Chiricahua (pronounced cheer-ee-KAH-wah) was named by the Apache who lived in the area. They called the pinnacles here "standing up rocks." About 27 million years ago violent volcanic eruptions blanketed the area with minerals and ash. Since then, depending on the quality of the minerals, some places have eroded away and some still stand high. Those who are poetically inclined call the remaining mounds, islands in the sky. If these formations were standing in water rather than in the desert, they would indeed look like islands. They were great spots for the Apache to hide as settlers passed through the area on their way to the California Gold Rush. Eventually the two groups clashed and after an eleven year war, the Apache headed by Geronimo, lost out just as the native Americans did in on the rest of the continent.
After the Apache left two families ranched in what is the national monument today. By the 1920's they turned their property into a guest ranch and took tourists through the remarkable landscape. In 1924 the property became a national monument and the ranchers supervised the Civilian Conservation Corps as they built the road and trails that we can enjoy today.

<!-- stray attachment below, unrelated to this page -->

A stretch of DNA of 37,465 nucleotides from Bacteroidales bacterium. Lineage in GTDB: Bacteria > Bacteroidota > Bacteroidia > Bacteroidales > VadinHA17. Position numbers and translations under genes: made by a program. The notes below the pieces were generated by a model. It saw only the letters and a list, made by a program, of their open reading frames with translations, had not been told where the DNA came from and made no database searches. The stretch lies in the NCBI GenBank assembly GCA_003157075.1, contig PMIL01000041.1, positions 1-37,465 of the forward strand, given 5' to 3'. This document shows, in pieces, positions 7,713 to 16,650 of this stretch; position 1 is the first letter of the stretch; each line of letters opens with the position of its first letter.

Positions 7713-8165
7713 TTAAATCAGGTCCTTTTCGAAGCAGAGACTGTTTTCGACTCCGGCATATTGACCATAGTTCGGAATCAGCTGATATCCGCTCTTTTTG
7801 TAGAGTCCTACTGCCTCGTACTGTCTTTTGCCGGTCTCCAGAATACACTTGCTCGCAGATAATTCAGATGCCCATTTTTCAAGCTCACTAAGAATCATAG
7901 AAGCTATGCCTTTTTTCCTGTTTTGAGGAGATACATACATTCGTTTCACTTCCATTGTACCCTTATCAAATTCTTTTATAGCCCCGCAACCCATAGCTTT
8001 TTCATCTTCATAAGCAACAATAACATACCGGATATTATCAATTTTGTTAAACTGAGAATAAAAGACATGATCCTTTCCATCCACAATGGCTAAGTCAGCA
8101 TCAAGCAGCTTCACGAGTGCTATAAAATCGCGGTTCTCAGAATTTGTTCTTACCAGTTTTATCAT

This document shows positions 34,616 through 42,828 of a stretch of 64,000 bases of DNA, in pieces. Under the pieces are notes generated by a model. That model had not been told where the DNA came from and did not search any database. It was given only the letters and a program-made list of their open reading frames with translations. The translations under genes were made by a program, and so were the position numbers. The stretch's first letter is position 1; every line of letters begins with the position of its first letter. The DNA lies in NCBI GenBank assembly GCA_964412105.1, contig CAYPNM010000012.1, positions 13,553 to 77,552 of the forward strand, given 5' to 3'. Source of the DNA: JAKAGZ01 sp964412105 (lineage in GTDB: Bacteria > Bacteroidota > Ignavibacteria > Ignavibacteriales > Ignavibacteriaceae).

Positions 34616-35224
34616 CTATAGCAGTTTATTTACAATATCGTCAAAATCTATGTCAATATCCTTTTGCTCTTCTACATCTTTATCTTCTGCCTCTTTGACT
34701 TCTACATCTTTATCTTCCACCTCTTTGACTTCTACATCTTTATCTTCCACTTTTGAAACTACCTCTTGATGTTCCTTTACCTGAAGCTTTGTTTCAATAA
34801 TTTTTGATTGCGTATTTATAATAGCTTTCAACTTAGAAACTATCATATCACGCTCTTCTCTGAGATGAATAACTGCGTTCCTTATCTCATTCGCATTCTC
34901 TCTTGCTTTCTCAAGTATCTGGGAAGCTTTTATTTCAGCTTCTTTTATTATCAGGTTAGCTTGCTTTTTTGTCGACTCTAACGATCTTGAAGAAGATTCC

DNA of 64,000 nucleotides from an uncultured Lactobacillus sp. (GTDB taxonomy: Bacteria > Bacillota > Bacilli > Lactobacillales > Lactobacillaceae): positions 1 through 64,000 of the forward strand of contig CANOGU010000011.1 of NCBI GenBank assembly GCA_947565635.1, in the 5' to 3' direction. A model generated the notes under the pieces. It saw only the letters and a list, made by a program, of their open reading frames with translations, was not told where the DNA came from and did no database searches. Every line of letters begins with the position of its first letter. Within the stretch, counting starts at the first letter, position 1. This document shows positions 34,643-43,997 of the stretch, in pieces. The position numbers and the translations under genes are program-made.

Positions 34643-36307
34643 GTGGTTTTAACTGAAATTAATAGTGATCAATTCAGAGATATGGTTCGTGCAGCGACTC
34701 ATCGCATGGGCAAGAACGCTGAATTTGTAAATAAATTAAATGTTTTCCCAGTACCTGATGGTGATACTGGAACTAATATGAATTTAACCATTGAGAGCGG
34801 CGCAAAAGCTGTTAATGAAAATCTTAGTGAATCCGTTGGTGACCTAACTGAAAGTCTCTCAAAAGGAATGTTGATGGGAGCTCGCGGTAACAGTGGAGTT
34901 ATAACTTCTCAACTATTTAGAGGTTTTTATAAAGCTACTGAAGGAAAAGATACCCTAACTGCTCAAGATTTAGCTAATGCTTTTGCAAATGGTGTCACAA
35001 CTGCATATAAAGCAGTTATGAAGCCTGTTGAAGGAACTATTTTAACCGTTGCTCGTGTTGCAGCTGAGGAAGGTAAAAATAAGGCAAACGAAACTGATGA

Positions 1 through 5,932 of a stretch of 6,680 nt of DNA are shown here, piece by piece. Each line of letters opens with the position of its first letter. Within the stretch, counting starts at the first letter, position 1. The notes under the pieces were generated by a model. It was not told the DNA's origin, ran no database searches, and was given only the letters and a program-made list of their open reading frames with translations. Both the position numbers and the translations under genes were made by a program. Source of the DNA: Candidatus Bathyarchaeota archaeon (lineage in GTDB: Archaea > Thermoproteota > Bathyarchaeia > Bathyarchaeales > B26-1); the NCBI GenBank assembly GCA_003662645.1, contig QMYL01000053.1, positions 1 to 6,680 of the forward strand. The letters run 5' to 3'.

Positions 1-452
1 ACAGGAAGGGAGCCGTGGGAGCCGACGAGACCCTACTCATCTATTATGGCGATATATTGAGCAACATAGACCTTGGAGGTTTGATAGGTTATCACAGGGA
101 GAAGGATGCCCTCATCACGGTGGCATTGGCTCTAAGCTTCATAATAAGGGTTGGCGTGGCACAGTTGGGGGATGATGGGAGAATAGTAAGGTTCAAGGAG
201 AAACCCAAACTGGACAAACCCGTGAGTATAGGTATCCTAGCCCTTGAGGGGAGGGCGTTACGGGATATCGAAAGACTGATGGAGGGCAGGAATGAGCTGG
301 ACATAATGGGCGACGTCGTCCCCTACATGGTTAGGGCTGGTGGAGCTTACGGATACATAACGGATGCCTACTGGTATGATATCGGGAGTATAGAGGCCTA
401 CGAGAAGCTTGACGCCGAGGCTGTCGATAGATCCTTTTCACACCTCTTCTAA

The CCC has a special place in my heart. My dad graduated from high school at the beginning of the Great Depression, an event that shaped and colored the rest of his life. The CCC gave him his first paychecks until he was able to find a "real" job. According to the statistics we saw in the visitor center today, 3.5 million men like my dad worked in the CCC with an average age of 18. Their first three months in the corps they gained twelve pounds and 40,000 of them who were illiterate learned to read. They built 125,000 miles of road and 13,000 miles of trails. They planted three billion trees and the value of their work in today's dollars is $21 billion. Nearly every national park and monument we have visited, especially in the west has lodges, roads, and paths built by the CCC - a powerful example to all the good a government program can accomplish.
Once again we forgot to pay attention to the elevation of the park and after driving over 6,000 feet up we found ourselves surrounded by snow. Park personnel had cleared off the road and some of the paths, but the snow pack and ice prevented us from hiking as much as we would have liked and we were not able to see all the eroded rock formations we had admired in the film showed at the visitor center. This remote park must be a local favorite in the summer when it is much cooler than the desert below, but we are ready to take off our parkas.